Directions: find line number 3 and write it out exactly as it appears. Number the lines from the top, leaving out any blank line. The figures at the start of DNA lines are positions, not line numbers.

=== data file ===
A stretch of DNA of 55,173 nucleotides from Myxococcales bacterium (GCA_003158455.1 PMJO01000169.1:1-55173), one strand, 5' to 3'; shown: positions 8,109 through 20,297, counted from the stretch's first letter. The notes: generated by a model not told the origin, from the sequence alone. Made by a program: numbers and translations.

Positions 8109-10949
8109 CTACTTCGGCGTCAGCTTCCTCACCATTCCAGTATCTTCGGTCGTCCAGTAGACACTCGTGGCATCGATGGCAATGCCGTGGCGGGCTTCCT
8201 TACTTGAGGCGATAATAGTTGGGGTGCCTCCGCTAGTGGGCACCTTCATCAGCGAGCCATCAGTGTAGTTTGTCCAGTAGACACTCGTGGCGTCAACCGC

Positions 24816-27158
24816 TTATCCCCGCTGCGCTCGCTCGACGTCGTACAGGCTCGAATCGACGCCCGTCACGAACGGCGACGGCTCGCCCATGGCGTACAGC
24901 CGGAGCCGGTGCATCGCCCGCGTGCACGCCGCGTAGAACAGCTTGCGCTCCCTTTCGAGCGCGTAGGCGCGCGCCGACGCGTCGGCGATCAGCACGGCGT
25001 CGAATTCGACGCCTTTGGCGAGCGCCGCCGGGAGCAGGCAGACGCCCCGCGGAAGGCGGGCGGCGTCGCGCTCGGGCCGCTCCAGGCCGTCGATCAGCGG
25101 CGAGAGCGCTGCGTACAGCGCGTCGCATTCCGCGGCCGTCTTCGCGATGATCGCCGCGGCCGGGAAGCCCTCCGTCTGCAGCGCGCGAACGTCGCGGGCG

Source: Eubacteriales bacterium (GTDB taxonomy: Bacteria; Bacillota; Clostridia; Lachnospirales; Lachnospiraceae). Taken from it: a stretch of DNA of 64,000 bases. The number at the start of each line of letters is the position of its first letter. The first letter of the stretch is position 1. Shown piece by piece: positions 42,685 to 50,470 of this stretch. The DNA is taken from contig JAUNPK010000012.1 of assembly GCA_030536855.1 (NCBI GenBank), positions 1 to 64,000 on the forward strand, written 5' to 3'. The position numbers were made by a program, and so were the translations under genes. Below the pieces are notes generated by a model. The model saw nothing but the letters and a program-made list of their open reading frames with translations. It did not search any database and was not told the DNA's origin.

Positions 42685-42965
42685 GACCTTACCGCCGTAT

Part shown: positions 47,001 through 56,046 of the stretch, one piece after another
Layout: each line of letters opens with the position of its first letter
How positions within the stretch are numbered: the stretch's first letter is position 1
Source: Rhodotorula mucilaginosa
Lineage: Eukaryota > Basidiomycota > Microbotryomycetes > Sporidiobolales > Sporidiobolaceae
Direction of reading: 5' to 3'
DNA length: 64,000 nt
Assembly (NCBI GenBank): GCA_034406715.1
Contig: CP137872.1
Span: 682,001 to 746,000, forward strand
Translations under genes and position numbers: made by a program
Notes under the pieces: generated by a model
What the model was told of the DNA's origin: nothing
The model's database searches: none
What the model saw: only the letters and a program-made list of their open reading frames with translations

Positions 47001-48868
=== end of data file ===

8109 CTACTTCGGCGTCAGCTTCCTCACCATTCCAGTATCTTCGGTCGTCCAGTAGACACTCGTGGCATCGATGGCAATGCCGTGGCGGGCTTCCT